In the 2004-2010 period, the principal events of importance in India were, besides the political upheavals, terrorist violence, the expansion of Maoism, India-Pakistan engagement, the developments in Kashmir, Sino-Indian talks, and climate change. They also include the growing relationship between the US and India, covering the issue of terrorism and culminating in the Indo-US nuclear deal.

The cable traffic shows foreign policy as  a conversation of the elite officials who make foreign policy. The cable that reveals that India was merely going through the motions of seeking David Coleman Headley’s extradition is not unusual. Sometimes, as the then National Security Adviser M K Narayanan seems to say, “the people” have to be kept away from  sensitive issues. For him, and for many of us, it was more than clear, given the course of the legal proceedings against Headley, that the US was unlikely to extradite him, and so there was little point in pressing the case in any but the most formal way.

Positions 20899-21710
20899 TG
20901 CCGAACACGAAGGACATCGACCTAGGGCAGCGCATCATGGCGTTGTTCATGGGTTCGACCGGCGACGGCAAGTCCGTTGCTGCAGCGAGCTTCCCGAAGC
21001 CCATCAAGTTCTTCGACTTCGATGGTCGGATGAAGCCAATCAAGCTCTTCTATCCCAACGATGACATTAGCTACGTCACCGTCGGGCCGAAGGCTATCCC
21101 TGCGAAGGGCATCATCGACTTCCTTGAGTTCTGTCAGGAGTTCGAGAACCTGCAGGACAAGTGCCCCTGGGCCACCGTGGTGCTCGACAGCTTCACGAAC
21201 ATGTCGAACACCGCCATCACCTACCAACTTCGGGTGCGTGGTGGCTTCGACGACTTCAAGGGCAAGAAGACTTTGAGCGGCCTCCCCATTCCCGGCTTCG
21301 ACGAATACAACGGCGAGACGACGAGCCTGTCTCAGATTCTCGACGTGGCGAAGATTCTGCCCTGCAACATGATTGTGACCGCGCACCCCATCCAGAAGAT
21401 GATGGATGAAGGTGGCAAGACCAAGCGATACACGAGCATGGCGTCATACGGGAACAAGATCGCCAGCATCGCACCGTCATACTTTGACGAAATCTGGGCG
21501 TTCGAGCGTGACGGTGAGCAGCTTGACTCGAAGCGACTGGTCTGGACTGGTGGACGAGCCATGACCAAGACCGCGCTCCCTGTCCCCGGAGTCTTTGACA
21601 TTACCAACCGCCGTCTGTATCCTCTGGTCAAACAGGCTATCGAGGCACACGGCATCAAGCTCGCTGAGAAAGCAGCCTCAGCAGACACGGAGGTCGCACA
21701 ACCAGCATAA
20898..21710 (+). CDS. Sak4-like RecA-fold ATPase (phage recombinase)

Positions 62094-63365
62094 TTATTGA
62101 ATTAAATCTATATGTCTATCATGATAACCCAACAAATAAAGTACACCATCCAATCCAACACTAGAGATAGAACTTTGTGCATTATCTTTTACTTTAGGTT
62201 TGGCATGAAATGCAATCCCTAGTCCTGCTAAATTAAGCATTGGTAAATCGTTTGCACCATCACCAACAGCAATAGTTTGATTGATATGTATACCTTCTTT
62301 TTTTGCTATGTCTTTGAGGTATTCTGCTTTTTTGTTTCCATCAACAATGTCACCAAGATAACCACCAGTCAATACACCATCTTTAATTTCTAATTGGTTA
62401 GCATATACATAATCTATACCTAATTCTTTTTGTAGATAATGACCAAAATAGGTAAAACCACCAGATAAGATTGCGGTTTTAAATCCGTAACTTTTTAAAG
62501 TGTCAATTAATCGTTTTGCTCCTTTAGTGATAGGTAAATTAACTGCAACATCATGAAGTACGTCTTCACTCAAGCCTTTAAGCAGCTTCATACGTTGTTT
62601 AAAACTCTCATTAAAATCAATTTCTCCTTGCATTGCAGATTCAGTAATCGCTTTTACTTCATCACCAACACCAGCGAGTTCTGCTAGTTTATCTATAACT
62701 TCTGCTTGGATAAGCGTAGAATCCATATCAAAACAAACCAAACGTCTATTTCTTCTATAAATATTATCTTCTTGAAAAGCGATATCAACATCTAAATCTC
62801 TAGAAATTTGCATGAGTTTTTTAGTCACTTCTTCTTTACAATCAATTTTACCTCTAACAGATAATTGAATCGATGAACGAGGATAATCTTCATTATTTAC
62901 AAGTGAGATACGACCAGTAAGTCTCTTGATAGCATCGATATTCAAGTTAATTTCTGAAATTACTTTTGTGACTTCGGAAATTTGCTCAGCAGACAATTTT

There is, to my mind, just one cable that is truly revealing. It is the one relating to the activities of the Congress party in the run-up to the confidence vote in Parliament on July 21-22, 2008. The cable of July 17 refers to a meeting between a US officer and Captain Satish Sharma who revealed among other things that the Congress was trying to work through financier Sant Singh Chatwal to get the eight Akali Dal votes, but that had not worked. Besides a couple of other options, Sharma told the officer “that he was also exploring the possibility of trying to get former Prime Minister Vajpayee's son-in-law Ranjan Bhattacharya to speak to BJP representatives to try to divide the BJP ranks.”